The last two labs of the year. Also known as the MS 1 and 2 FTX, which means that these labs were planned and executed by this year’s MS 3s, and everyone got to prepare for more leadership/responsibility coming next year.  There was a big ol’ lane each day, but also something sort of special afterwards–pugil sticks and then combatives.

Hooah moment:  We took over Whitman hill, created a ring of rucksacks, and ta-da, there was  spectacle!  The curious, meandering prefrosh who were touring the campus that weekend were probably wondering what was going on with what our BC later called “giant Q-tips.”

The dining-out/awards ceremony. Parents were invited this year, and my mom came up for it.  She utterly failed to come up with suitably embarrassing childhood anecdotes about me when prompted, besides hinting that I may have not acquired a voice befitting a proper military bearing until very late.  There were really quite a lot of awards–my date, fatigued, eventually succumbed to a hand-to-knee method of applause.

Hooah moment:  I talked for a solid ten minutes about “Avatar” (a film I haven’t actually seen) with Janet Dickerson, the Vice President of Princeton University (!!!), and her husband, who both came out to support us.  The short answer?  They liked Avatar.  And they were both quite hilarious.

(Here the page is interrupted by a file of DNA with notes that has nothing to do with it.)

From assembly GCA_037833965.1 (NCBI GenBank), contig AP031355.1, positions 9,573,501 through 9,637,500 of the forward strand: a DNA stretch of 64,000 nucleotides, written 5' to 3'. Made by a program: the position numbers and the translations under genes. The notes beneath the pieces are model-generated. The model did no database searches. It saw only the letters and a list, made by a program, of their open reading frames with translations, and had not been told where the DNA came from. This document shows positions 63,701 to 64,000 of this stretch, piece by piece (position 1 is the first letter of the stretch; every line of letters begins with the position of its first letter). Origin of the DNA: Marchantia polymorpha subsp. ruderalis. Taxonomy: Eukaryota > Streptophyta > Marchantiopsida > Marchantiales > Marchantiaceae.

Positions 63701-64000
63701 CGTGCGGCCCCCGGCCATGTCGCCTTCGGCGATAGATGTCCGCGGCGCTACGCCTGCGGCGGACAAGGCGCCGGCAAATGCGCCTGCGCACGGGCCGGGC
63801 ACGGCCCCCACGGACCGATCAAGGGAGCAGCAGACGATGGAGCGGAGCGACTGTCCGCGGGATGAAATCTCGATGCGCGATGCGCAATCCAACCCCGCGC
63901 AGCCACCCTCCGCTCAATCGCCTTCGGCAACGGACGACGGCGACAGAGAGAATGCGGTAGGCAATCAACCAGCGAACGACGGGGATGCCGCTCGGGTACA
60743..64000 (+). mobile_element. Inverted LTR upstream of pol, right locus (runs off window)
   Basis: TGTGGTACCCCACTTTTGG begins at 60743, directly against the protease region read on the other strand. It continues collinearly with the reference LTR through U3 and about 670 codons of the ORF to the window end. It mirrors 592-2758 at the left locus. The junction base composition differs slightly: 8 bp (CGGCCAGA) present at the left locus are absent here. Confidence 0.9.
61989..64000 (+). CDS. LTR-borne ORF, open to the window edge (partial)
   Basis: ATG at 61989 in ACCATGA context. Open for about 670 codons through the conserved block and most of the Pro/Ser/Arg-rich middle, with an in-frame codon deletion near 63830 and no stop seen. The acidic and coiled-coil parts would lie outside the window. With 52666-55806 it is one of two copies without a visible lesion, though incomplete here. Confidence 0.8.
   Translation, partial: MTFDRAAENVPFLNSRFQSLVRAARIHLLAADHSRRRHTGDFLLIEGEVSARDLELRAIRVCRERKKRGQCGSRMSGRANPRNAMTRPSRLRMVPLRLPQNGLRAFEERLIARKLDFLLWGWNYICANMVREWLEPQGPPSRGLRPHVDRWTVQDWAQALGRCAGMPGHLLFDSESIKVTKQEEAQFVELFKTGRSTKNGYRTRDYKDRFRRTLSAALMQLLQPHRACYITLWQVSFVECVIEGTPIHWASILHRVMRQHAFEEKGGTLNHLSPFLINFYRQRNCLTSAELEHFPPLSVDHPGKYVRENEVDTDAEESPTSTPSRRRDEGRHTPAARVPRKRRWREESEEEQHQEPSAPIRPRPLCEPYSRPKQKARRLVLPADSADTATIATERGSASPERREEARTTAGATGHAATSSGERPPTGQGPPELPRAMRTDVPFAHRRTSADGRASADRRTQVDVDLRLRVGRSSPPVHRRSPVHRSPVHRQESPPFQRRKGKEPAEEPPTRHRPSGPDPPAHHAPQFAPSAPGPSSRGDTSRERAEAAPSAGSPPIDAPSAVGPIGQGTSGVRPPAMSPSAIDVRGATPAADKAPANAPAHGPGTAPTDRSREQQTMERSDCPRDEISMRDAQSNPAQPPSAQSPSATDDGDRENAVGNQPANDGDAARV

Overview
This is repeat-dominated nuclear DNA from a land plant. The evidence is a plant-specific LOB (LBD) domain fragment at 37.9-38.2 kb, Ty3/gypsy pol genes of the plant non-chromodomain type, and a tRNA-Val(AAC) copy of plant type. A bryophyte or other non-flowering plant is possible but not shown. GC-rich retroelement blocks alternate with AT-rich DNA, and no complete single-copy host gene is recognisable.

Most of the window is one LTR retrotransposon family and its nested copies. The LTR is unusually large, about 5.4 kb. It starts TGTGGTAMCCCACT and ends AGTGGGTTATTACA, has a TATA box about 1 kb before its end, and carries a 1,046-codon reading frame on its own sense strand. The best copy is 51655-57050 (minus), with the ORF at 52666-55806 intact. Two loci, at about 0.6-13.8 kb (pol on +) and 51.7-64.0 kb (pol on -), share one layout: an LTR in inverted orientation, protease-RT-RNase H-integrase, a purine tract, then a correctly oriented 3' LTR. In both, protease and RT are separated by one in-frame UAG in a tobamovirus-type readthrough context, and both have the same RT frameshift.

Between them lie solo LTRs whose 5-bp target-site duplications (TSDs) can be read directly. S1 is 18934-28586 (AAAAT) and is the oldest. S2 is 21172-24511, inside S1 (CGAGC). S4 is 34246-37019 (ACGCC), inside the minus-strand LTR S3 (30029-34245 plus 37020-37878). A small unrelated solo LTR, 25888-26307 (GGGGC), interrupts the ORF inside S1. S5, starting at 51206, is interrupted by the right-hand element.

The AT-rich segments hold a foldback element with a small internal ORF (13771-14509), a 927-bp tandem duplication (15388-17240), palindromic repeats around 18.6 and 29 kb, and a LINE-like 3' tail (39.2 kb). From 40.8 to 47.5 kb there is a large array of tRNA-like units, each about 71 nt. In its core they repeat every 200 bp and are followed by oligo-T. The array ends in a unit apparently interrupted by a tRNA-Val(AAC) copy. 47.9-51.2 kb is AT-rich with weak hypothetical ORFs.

The final APFT.  Oooof.

UH-60 Flight

UH-60 (Black Hawk) Flight. It sucks that I don’t have a better picture to offer than this extremely…grounded shot.  All of our cell phones kind of seemed to die at the same time.  Some pictures might surface later, though now that I think about it, pictures might not be a great thing for my ego.  You see, I jumped at the chance to sit in the “hurricane seat,” meaning that because the doors were open, I got hit with the majority of the wind–and probably looked like this the whole time.

Hooah moment: Um, duh, the whole thing.  We flew over NEW YORK CITY.  In a HELICOPTER.  You know, no big deal.  Thank you, NJ National Guard.

The senior roast. I’m not going to say much about this tradition because that would spoil it.  But I will note that it was a good time, and quite fun to see the MS 4s–soon to be LTs–taken down a few notches.

Now, free for the summer!  Oh wait–what’s that?  25 more pages?  Back to work, I guess.

additional photos by Myers